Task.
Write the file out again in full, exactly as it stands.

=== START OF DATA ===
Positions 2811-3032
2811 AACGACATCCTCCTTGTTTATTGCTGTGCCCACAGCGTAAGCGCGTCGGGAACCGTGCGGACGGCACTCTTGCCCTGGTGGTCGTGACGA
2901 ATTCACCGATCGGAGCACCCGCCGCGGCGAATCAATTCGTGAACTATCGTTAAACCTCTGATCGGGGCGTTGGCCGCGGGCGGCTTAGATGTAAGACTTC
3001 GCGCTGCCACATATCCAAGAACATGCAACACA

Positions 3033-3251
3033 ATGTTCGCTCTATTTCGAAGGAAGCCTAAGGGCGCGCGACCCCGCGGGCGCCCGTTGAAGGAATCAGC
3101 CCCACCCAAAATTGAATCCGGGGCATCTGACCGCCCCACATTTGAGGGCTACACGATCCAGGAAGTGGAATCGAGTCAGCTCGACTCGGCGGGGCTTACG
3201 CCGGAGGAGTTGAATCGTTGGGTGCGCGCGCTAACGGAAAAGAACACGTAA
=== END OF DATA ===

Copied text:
Positions 2811-3032
2811 AACGACATCCTCCTTGTTTATTGCTGTGCCCACAGCGTAAGCGCGTCGGGAACCGTGCGGACGGCACTCTTGCCCTGGTGGTCGTGACGA
2901 ATTCACCGATCGGAGCACCCGCCGCGGCGAATCAATTCGTGAACTATCGTTAAACCTCTGATCGGGGCGTTGGCCGCGGGCGGCTTAGATGTAAGACTTC
3001 GCGCTGCCACATATCCAAGAACATGCAACACA

Positions 3033-3251
3033 ATGTTCGCTCTATTTCGAAGGAAGCCTAAGGGCGCGCGACCCCGCGGGCGCCCGTTGAAGGAATCAGC
3101 CCCACCCAAAATTGAATCCGGGGCATCTGACCGCCCCACATTTGAGGGCTACACGATCCAGGAAGTGGAATCGAGTCAGCTCGACTCGGCGGGGCTTACG
3201 CCGGAGGAGTTGAATCGTTGGGTGCGCGCGCTAACGGAAAAGAACACGTAA